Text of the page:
The biggest issue for Millennials which is holding them back are student loans. When commercial banks started making student loans, servicers took over servicing the loans, and then for-profits arrived on the scene, the amount fraud and lack of information created much if not all of the problem. Then there is Joe Biden in the background making it more and more difficult to declare bankruptcy. In 1978 it was said less than 1% of students holding loans declared bankruptcy. That did not deter Biden in saving Delaware banks. From the seventies onward to 2005 when the last door was slammed shut on bankruptcy, Biden had his hand in it.
Here is Joe trashing Millennials:
“The younger generation now tells me how tough things are. Give me a break. No, no, I have no empathy for it. Give me a break. Because here’s the deal guys, we decided we were gonna change the world. And we did. We did. We finished the civil rights movement in the first stage. The women’s movement came to be. So my message is, get involved. There’s no place to hide. You can go and you can make all the money in the world, but you can’t build a wall high enough to keep the pollution out. You can’t live where—you can’t not be diminished when your sister can’t marry the man or woman, or the woman she loves. You can’t—when you have a good friend being profiled, you can’t escape this stuff. And so, there’s an old expression my philosophy professor would always use from Plato, ‘The penalty people face for not being involved in politics is being governed by people worse than themselves.’ It’s wide open. Go out and change it.”
Biden trashes them and then makes it worse by leading legislation making it harder on them to dispose of debt.
Even with the lack of funding to colleges, the situation could have been far better today. If student loans programs had been put in place offering low interest (less than 3%) in the beginning with ample forbearance just capitalizing interest to the loan (AND NOT SEPARATELY) and the same economic emergencies forestalling payment, this would have been far different outcome to the situation today. Having the servicers, commercial banks, and for profits around with there fraudulent actions has created this issue. Because of this, there has to be relief.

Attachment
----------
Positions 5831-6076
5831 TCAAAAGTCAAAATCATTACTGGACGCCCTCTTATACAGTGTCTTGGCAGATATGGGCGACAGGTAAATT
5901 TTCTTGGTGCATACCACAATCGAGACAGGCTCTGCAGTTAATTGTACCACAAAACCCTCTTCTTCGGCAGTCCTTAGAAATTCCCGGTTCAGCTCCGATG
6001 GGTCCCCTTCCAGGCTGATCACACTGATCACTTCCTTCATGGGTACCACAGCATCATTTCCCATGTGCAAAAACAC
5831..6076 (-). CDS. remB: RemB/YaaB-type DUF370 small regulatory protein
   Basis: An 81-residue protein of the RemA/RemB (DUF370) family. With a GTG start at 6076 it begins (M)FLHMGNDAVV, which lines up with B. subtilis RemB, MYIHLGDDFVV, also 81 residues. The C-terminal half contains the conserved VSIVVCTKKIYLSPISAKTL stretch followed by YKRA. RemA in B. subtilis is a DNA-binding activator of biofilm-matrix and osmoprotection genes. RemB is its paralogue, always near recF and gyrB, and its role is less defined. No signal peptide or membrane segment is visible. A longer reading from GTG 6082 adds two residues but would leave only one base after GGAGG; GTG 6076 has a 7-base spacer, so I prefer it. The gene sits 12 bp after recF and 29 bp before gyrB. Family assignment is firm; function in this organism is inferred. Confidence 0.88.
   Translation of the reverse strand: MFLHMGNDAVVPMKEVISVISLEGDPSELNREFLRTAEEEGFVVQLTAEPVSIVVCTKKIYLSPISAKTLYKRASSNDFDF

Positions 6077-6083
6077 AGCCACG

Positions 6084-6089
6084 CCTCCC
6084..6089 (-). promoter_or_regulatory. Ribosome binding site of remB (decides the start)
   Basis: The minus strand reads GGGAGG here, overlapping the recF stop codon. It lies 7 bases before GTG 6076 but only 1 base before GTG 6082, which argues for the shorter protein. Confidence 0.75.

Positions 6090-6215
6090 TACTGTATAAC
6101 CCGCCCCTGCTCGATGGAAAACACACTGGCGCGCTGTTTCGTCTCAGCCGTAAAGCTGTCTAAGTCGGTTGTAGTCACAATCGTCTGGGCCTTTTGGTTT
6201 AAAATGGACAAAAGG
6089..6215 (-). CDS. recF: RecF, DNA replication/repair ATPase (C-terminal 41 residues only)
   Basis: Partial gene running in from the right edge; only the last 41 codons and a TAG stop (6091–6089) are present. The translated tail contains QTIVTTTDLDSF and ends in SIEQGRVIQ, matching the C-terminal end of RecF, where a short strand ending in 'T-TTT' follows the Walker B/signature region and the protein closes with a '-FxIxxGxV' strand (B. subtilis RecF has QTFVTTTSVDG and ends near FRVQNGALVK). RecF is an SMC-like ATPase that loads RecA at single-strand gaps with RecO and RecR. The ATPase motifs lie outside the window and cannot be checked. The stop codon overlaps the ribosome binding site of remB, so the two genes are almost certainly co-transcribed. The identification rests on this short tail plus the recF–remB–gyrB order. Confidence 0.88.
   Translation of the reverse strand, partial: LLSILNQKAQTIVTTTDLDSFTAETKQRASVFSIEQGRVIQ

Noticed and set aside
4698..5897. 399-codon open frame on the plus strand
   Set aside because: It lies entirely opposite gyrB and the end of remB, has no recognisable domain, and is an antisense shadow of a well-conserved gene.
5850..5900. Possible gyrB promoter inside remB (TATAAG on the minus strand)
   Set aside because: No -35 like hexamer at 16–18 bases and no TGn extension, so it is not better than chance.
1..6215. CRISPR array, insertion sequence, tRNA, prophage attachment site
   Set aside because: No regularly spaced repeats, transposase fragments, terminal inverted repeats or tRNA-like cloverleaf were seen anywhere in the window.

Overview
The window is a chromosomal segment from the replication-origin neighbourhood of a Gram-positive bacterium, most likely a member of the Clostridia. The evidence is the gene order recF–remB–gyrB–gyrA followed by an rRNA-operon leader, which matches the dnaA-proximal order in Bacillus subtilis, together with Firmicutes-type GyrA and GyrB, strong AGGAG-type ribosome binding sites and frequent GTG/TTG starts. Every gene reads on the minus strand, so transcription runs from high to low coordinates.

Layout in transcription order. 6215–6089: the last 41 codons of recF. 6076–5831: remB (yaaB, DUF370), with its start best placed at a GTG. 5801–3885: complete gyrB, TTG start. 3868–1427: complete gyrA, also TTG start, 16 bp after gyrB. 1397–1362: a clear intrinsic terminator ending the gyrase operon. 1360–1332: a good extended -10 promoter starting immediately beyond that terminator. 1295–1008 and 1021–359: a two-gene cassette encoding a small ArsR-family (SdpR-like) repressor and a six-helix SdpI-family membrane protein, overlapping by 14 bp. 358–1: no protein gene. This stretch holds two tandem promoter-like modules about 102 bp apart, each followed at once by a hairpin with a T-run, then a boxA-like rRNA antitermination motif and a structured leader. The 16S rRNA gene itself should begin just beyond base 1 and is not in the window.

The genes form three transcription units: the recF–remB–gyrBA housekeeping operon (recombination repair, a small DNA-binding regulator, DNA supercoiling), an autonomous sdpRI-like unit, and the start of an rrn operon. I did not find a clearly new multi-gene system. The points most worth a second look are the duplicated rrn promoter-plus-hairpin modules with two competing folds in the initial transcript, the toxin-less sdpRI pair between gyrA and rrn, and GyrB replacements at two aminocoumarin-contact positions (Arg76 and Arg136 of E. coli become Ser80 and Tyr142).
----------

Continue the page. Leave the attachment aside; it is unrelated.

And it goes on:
All of the young face hardships. The Silent Generation are the biggest losers of the bunch. They also were the original sexual depravity as well. Lets be clear, the sexual revolution started around 1900. It wasn’t a new thing and the bohemian wave had been going on for decades. But in terms of depravity that started in the 70’s, it was ALL them.
I do not know who started the sexual revolution; but if you watch the Outlanders, they were getting it on in the 18th century too. “Its good to be the king!”
Heartening to see your ignorance is not limited to just economics and politics.
See “Fanny Hill”, and then see a psychiatrist about your idea of sexual depravity.
Please note that Joe Biden is a silent, not a boomer. Trump is arguably a front end boomer, but Biden (and Vernie) are older than he is, up there with Cheney and gang.